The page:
You Think That’s Tradition?
Go deep into the bowels of almost any sector of the leather scene today and you’re likely to hear at least one person mouthing off in complaint about things not being the way they used to be.
“What about tradition?” “They’re dishonoring our history.” “That’s not how someone works their way up through the leather ranks.” “They didn’t earn their leathers.” “They’ve violated leather values.” “These new kids today are insulting the leather legacy.”
I could go on.
It happens within non-leather realms of kink too, but it doesn’t seem to happen nearly as often as it does among those who identify strongly with leather, and I mean leather as a community, sexuality and identity moniker, not necessarily the garb itself.
This sort of bullshit happens a lot. I’m sure the reasons are many. My belief is that when people spout this sort of crap it means they’re afraid of something.
Why are some afraid? They’re afraid of being exposed a fraud. Afraid that the carefully constructed internal sexuality they’ve created will crumble like a house of cards if challenged in any way. Afraid someone’s differentness somehow negates their own erotic choices. I think the foundations of the fear varies, but it’s all about fear.
Happy, contented and confident people don’t dismiss others who are different if that differentness doesn’t directly hurt them. They simply observe and note. Maybe find something curious or fascinating, even if something doesn’t resonate with them. But they don’t lash out. They don’t cast aspersions.
Leather people who are afraid, for whom fear is a motivating factor, are the only people who feel the need to castigate another kinky person for them simply being the kinky person that makes them happy.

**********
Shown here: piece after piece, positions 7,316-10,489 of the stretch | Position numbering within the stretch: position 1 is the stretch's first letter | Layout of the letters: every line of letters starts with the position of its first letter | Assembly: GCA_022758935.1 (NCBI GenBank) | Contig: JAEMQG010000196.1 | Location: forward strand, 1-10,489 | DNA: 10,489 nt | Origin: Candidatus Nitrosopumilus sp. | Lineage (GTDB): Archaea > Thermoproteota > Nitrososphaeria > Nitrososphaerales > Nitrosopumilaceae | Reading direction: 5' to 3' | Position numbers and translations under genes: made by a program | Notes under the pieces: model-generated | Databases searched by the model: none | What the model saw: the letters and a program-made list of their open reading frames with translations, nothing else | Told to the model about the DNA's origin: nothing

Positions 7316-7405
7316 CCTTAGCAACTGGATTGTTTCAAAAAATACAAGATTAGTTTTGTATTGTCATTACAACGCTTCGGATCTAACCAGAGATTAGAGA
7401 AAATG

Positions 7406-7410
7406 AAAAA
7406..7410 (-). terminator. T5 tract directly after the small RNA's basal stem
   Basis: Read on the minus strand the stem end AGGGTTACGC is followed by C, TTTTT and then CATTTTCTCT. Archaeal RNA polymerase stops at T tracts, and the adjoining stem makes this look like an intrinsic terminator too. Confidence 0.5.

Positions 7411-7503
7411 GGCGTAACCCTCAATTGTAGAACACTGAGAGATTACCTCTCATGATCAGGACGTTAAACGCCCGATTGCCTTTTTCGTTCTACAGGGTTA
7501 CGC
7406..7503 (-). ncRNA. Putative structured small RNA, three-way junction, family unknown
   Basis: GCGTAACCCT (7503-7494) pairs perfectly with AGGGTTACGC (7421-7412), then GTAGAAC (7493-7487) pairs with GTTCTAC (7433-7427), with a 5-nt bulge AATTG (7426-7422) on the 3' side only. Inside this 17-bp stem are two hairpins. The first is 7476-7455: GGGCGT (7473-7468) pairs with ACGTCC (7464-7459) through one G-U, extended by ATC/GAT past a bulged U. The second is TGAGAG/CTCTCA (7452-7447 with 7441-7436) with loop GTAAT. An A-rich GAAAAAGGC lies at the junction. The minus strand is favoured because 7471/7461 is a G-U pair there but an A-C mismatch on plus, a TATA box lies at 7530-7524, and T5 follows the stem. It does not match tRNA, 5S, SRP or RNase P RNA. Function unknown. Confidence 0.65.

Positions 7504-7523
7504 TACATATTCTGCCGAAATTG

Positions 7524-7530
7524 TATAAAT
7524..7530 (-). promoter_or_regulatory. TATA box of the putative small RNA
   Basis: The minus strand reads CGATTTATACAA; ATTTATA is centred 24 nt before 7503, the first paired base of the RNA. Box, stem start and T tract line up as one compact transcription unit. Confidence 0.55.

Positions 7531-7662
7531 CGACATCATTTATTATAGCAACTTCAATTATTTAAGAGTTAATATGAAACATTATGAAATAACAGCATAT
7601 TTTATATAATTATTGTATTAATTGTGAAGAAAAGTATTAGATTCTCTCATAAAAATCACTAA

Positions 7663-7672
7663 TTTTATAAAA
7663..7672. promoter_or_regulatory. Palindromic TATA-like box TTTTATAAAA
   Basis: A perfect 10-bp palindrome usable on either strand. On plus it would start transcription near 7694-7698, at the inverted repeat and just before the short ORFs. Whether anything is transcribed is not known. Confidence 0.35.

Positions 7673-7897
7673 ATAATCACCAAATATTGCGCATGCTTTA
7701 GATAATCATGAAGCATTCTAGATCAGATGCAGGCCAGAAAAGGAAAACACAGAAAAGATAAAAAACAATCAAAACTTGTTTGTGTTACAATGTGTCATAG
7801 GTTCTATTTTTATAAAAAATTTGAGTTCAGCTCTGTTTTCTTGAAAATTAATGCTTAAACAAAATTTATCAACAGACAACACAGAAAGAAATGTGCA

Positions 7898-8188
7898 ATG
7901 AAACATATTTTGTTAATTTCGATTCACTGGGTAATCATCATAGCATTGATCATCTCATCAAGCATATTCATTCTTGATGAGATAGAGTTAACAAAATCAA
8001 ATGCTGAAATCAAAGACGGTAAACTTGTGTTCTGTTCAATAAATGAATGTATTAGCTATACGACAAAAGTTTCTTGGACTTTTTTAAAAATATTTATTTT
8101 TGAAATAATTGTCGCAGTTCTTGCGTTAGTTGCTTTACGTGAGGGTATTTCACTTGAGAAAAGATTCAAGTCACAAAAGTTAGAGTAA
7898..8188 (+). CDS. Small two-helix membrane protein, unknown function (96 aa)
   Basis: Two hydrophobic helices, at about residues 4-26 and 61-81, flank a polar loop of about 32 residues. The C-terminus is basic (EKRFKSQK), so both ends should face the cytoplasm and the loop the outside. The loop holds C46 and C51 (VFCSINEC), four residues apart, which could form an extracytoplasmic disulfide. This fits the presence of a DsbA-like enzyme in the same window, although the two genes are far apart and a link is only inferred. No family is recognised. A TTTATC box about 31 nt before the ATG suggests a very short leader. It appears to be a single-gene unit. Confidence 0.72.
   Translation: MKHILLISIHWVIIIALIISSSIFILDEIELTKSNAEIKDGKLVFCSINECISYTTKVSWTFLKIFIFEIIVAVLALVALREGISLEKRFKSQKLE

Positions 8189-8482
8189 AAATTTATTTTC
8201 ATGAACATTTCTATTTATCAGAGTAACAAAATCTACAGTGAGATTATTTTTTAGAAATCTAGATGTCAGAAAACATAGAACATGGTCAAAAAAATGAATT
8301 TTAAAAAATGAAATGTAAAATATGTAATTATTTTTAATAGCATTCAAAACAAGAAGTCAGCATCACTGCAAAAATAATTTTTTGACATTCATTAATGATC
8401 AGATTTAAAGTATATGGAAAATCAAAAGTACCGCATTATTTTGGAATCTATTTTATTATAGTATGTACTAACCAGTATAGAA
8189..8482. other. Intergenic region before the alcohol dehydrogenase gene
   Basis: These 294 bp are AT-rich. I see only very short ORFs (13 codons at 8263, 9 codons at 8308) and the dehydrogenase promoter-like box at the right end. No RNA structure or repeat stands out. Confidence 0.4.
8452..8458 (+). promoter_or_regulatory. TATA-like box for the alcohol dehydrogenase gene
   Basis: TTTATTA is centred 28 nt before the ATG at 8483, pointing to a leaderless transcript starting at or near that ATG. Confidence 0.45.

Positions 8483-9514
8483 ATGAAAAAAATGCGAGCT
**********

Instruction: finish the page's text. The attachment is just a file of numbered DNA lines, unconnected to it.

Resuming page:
One of the greatest fears that pervades all modern society is the fear of change. Change is inevitable. Change is necessary. Change is the only thing that’s ever made anything move ahead in positive ways. Nonetheless, people fear it. Change often means you must do some internal work yourself, and that’s difficult.
I think the ubiquitous fear of change is one of the main culprits that causes some leatherfolk to arrive at such harsh judgments of others, but I’m sure there are other reasons as I mentioned a few paragraphs ago.
Regardless of the cause of the fear, it’s unhealthy. It serves no real purpose outside of a twisted mechanism to bolster self-affirmation. Someone being different in their kinky expressions doesn’t impact us in any way except in our own heads.
When I hear or read someone lobbing insults at someone for not being leather enough, not dressing or acting the part, not behaving in accordance with some nebulous leather code, the ridiculousness of it immediately pops into my head. Where do they think the history, legacy or whatever they’re pining for came from? It came from change.
The modern leather ethos didn’t always exist. It came about organically as gay men cobbled together an identity and social and sexual circle that gave them a sense of belonging and acceptance.
There was no magic leather code of being or behaving that spawned leatherdom. All that came about through change, not through static acceptance of the norm.
Eventually other genders and orientations jumped on the leather train, but its roots remained deeply gay male and cemented directly in the sexuality itself and the comradery that developed around it.